On the front lines in Washington
Federal Protective Service agents learn coordination works
By Thom Patterson
WASHINGTON (CNN) -- Federal agent Dean Hunter was en route to help secure an inaugural event attended by President Bush when his pager went off -- a man had parked his van a block from the White House and was threatening to ignite a homemade bomb.
Hunter, deputy regional director for the Federal Protective Service, immediately turned his vehicle toward the White House.
The U.S. Secret Service had taken control of the situation -- and Hunter began assisting by helping to cordon off streets around the Department of Commerce.
Armed agents were dispatched around the van and on surrounding roofs -- for a four-hour standoff during a week of unprecedented security in the nation's capital.
"We made sure people in the Commerce Building, for example, knew that they should get away from front windows, to a sheltered place in a secure location or to an exit," Hunter said.
Tuesday's drama ended peacefully when the driver of the van gave himself up to police -- an apparently non-terrorism related event. (Full story)
The Federal Protective Service, part of the Department of Homeland Security, defends federal facilities.
As hundreds of thousands of people take part in Thursday's 55th presidential inauguration, the FPS is charged with protecting the hundreds of federal buildings in the Washington area -- any of which may be terrorist targets.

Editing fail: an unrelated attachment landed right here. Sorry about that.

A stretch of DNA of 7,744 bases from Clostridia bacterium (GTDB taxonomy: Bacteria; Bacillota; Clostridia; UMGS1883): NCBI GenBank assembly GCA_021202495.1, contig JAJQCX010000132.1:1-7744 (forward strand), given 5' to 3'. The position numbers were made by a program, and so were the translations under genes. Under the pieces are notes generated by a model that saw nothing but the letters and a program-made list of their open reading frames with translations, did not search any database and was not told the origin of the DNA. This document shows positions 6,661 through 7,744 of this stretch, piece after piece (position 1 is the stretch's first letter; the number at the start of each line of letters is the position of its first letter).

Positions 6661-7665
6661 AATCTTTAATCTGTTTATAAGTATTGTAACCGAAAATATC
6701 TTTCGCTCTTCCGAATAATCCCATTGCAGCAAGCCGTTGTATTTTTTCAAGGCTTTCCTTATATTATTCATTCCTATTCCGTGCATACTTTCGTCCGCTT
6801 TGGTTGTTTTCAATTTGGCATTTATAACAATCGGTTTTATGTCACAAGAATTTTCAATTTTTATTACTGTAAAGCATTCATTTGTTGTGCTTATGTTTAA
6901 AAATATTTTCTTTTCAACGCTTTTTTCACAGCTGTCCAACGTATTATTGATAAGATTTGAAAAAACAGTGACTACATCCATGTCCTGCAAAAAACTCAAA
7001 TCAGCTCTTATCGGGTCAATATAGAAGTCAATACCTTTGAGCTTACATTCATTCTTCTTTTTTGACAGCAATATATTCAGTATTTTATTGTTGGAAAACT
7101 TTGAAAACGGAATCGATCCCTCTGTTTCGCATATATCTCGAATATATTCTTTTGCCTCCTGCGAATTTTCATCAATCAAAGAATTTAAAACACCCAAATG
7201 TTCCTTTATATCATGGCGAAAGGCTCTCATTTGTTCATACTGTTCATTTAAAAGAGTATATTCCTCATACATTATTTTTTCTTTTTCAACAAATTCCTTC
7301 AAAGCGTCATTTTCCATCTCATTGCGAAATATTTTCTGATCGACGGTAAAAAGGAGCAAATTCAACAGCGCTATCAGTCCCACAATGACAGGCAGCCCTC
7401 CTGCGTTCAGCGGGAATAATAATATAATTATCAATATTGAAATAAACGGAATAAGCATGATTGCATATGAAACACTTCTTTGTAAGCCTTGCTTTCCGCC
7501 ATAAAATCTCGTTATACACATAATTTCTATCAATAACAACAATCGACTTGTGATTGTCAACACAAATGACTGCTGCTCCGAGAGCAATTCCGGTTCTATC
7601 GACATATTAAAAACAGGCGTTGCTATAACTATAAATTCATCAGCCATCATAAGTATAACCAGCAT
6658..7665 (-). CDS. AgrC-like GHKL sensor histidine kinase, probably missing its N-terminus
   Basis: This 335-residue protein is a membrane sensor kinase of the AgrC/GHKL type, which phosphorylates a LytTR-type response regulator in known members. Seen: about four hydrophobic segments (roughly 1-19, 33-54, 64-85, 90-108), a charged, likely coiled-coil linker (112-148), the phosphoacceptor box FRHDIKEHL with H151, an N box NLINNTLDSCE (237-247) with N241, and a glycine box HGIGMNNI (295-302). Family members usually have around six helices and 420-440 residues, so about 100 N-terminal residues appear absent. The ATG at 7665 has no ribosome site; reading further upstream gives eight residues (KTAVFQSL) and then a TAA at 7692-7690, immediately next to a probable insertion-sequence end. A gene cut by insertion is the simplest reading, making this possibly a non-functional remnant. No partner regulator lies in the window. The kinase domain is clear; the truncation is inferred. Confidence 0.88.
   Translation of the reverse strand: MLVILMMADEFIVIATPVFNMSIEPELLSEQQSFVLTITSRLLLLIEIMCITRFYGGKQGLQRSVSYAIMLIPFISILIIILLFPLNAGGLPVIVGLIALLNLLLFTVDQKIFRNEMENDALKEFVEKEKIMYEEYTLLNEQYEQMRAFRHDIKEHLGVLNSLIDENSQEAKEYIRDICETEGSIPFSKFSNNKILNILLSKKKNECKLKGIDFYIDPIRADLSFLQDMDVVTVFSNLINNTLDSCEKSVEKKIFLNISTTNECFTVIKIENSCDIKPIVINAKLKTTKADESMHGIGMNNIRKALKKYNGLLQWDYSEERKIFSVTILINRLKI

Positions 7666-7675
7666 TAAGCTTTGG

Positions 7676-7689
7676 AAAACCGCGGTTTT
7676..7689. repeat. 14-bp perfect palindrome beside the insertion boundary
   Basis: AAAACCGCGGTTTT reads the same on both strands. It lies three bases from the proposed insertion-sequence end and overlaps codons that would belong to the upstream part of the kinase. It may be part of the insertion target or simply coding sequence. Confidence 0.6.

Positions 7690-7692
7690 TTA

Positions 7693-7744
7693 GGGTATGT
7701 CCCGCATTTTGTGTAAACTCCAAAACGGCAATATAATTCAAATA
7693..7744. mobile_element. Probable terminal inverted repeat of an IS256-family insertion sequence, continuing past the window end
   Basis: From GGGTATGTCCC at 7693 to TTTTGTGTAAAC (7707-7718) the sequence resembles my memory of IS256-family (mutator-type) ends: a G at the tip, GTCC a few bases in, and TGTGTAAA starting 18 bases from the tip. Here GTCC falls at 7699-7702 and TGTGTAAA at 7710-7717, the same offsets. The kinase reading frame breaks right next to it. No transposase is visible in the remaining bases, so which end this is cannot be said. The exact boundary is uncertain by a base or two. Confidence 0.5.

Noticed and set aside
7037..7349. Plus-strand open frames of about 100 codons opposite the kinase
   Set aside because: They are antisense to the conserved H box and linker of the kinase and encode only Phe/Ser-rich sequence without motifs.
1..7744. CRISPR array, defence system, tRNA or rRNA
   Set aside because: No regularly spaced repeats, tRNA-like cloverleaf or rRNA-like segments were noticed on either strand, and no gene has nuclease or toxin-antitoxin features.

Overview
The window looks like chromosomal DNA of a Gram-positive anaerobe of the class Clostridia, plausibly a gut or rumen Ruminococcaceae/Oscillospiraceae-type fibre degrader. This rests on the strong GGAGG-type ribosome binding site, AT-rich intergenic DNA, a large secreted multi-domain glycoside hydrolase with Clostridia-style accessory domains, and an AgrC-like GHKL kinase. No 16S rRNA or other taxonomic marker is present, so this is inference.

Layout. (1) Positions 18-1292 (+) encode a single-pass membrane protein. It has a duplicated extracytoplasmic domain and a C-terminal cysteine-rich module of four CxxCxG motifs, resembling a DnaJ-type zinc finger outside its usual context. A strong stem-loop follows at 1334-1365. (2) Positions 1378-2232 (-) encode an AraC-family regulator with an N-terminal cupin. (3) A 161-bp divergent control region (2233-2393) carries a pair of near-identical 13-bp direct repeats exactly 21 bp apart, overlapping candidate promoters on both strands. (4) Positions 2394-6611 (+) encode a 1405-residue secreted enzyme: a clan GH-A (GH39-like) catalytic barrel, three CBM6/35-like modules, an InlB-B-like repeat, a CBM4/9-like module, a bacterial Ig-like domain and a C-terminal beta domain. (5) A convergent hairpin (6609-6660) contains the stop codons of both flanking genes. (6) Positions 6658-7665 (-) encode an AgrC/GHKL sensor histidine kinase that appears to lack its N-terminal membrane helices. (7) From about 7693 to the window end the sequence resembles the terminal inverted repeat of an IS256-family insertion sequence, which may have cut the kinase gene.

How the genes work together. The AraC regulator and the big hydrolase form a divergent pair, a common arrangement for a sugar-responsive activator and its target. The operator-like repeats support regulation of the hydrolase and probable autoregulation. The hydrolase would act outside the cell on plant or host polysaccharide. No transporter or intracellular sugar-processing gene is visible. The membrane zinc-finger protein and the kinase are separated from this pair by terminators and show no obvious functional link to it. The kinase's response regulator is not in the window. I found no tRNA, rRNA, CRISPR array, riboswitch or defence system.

On a snowy Wednesday, Hunter and his uniformed colleagues were hunkered down in their mobile command center in downtown Washington, performing an informal evaluation of the previous night's standoff.
"We make sure that we keep our eyes and ears open for other incidents that might be occurring -- to see if this was a test by some terrorist group, either as a diversion tactic or an opportunity to test us to see what our response would be," Hunter said.
Additional agents -- both uniformed and under cover -- were dispatched to other federal facilities to ensure their safety.
Some 400 FPS agents are on duty in the Washington region during inauguration week, Hunter said.
The new mobile command center is a behemoth on the city's streets -- a boxy, fort-on-wheels carrying an array of video cameras and other surveillance equipment on its exterior and video screens and other digital displays on its interior. The FPS said the shell of the vehicle alone cost $250,000.
The truck acts as a safe place for agents to gather accurate intelligence during an event and to share and receive information with other law enforcement groups with other law enforcement authorities.
He takes a call from the Capitol Police to discuss the standoff, and how coordination went among the city's many authorities.
"I think that last night was every bit a success as far as coordination goes," said Hunter, 35, a veteran of FPS since 1991.
The Federal Protective Service and its two ultra-high-tech mobile command centers have been involved in securing many recent national events.
Those included last summer's Democratic and Republican conventions, the G-8 summit of the world's most industrial nations on Sea Island, Georgia, and last year's baseball World Series.